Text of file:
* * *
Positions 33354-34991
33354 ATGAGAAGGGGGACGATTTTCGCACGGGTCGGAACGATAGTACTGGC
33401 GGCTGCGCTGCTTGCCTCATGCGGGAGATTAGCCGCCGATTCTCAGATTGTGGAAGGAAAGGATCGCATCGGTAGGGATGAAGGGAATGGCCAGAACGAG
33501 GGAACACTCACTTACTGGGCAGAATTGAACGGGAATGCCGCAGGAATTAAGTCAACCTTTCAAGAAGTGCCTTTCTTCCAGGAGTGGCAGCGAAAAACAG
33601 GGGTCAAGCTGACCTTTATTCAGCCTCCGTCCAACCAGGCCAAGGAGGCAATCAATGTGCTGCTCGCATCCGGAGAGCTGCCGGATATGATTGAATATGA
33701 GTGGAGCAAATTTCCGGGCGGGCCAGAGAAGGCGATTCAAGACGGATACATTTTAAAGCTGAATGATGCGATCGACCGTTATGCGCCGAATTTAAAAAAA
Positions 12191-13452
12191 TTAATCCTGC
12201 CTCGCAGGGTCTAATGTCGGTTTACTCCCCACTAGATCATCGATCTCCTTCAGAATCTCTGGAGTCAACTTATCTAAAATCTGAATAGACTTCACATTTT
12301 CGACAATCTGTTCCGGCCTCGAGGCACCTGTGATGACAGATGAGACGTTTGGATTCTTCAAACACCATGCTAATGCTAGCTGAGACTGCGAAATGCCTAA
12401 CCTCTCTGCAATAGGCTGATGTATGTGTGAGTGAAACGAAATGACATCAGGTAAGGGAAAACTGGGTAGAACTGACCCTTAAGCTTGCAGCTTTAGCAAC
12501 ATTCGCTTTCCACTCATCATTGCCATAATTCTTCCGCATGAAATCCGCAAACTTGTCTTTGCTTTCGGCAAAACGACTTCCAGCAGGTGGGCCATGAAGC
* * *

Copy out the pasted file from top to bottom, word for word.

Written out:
Positions 33354-34991
33354 ATGAGAAGGGGGACGATTTTCGCACGGGTCGGAACGATAGTACTGGC
33401 GGCTGCGCTGCTTGCCTCATGCGGGAGATTAGCCGCCGATTCTCAGATTGTGGAAGGAAAGGATCGCATCGGTAGGGATGAAGGGAATGGCCAGAACGAG
33501 GGAACACTCACTTACTGGGCAGAATTGAACGGGAATGCCGCAGGAATTAAGTCAACCTTTCAAGAAGTGCCTTTCTTCCAGGAGTGGCAGCGAAAAACAG
33601 GGGTCAAGCTGACCTTTATTCAGCCTCCGTCCAACCAGGCCAAGGAGGCAATCAATGTGCTGCTCGCATCCGGAGAGCTGCCGGATATGATTGAATATGA
33701 GTGGAGCAAATTTCCGGGCGGGCCAGAGAAGGCGATTCAAGACGGATACATTTTAAAGCTGAATGATGCGATCGACCGTTATGCGCCGAATTTAAAAAAA
Positions 12191-13452
12191 TTAATCCTGC
12201 CTCGCAGGGTCTAATGTCGGTTTACTCCCCACTAGATCATCGATCTCCTTCAGAATCTCTGGAGTCAACTTATCTAAAATCTGAATAGACTTCACATTTT
12301 CGACAATCTGTTCCGGCCTCGAGGCACCTGTGATGACAGATGAGACGTTTGGATTCTTCAAACACCATGCTAATGCTAGCTGAGACTGCGAAATGCCTAA
12401 CCTCTCTGCAATAGGCTGATGTATGTGTGAGTGAAACGAAATGACATCAGGTAAGGGAAAACTGGGTAGAACTGACCCTTAAGCTTGCAGCTTTAGCAAC
12501 ATTCGCTTTCCACTCATCATTGCCATAATTCTTCCGCATGAAATCCGCAAACTTGTCTTTGCTTTCGGCAAAACGACTTCCAGCAGGTGGGCCATGAAGC